This first view of the great monuments at the Jordanian site of Petra was made even more famous than it already was among archaeologists by Indiana Jones and the Last Crusade.
In the real world, but like the movie’s ‘Alexandretta’, after the Crusades, the Nabatean city of Petra was largely forgotten, except by the Bedouin, and only rediscovered by the west as late as 1812, when the Swiss explorer Johann Ludwig Burckhardt was first led through the canyon to the site (22 August 1812).
The Nabateans are something of a mystery themselves. It is likely that they were originally a nomadic people from the north-west of the Arabian Peninsula who took advantage of this spectacular geographical position in southern Jordan–astride a number of major trade routes–to found the city of Raqmu (later Hellenized as ‘Petra’ or ‘rock’) after 312 B.C..
They became experts in water management, both in terms of storing water to sustain city life, and diverting potentially catastrophic flash floods, by a system of dams, conduits, and cisterns.
They also became masters of carving structures into the local sandstone cliffs. These had the interesting property of offering a hard exterior which could be intricately carved, and a soft interior which could be relatively easily hollowed out to make large chambers.
Originally approached principally from the eastern plain, the city is far more dramatically approached today by a narrow gorge (the ‘siq’ or ‘shaft’), which opens up at a point along its length to allow this view of the Treasury (in Arabic ‘Al Khazneh’). This magnificent rock-cut tomb received its name from a Bedouin legend that the facade hides a vast treasure, and it bears the mark of hundreds of bullet holes where the local people have tried their luck at breaking through the rock.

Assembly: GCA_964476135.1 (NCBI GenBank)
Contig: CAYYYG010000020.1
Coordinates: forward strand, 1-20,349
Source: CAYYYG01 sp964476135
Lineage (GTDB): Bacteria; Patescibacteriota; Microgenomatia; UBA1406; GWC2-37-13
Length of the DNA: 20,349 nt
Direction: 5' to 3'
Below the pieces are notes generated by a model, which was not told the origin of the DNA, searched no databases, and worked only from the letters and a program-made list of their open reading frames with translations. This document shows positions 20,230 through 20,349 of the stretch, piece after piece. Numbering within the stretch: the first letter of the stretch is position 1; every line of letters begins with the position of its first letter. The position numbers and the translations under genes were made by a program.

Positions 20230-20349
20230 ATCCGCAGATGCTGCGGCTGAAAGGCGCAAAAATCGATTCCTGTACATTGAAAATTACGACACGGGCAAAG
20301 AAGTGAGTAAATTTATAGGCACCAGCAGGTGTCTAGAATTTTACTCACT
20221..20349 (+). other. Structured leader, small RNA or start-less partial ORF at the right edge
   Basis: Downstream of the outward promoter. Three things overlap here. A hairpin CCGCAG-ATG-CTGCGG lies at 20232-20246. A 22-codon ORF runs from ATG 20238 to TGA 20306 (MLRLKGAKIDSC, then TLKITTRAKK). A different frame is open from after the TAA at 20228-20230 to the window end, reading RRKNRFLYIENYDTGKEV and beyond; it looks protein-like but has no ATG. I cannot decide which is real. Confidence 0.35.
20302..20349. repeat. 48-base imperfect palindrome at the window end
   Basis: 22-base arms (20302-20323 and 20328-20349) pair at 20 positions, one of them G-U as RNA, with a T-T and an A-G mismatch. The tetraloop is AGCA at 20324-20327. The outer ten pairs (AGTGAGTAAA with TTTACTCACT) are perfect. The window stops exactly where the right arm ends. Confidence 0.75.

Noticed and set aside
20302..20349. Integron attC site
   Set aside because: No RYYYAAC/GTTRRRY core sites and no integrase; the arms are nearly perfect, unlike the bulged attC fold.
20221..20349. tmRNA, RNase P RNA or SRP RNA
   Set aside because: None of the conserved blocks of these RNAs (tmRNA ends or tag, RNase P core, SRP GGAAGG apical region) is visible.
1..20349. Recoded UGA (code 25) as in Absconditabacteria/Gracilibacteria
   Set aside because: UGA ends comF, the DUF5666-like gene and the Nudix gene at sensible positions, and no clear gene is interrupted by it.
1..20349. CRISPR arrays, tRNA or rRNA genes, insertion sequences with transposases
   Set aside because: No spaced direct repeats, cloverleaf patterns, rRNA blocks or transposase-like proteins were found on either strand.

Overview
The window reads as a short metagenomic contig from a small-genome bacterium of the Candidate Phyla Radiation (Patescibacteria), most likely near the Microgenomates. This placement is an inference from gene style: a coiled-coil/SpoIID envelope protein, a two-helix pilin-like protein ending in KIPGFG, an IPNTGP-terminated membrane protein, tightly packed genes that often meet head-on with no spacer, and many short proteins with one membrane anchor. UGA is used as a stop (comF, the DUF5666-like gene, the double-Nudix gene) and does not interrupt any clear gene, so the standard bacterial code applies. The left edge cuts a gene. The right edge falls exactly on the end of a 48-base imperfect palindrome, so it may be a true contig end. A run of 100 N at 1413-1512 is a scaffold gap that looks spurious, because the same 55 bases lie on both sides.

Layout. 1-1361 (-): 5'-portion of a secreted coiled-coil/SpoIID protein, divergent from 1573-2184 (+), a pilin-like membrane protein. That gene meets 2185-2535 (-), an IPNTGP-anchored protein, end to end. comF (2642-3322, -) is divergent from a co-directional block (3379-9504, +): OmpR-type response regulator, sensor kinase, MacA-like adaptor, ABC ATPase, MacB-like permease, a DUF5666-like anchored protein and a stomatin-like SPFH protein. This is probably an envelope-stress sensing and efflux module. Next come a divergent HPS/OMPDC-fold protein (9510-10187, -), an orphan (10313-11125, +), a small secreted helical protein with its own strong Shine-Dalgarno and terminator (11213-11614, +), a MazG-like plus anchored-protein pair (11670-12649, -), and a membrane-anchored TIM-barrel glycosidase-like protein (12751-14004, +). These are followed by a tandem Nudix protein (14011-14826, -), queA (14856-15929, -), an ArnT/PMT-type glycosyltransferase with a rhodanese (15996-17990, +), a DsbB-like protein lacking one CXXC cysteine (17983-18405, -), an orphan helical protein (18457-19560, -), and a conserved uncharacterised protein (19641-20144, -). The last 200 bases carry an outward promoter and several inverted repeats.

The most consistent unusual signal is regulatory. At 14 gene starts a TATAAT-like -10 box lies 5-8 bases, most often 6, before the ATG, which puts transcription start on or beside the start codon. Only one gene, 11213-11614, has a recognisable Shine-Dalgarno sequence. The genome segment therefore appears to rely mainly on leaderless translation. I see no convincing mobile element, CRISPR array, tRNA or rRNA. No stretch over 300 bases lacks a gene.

By 106 A.D., the Nabatean kingdom passed peacefully under the rule of the Roman Empire as part of the province of Arabia Petraea, and Petra became its capital.
Perhaps because of this peaceful transition, the city initially flourished under Roman rule, but about a century later the city ceased producing coinage, and the carving of major tombs stopped.
The reason is unknown, but may have been a result of an incursion by the emergent Sassanid Empire, or a natural catastrophic event. It may also have been simply that the majority of trade moved to sea routes.
Petra appears to have survived as some form of religious center after the city declined, but, in 363 A.D., a major earthquake destroyed many buildings, and finally crippled the water system. The last inhabitants abandoned the city, which had become a significant Byzantine Christian center, about the time the Arabs conquered the region in 663 A.D..
Before finally succumbing to the desert and obscurity, the ruins at Petra remained an occasional curiosity into the Middle Ages–the Mamluk sultan of Egypt, Baybars, visited the site in the second half of the 13th century.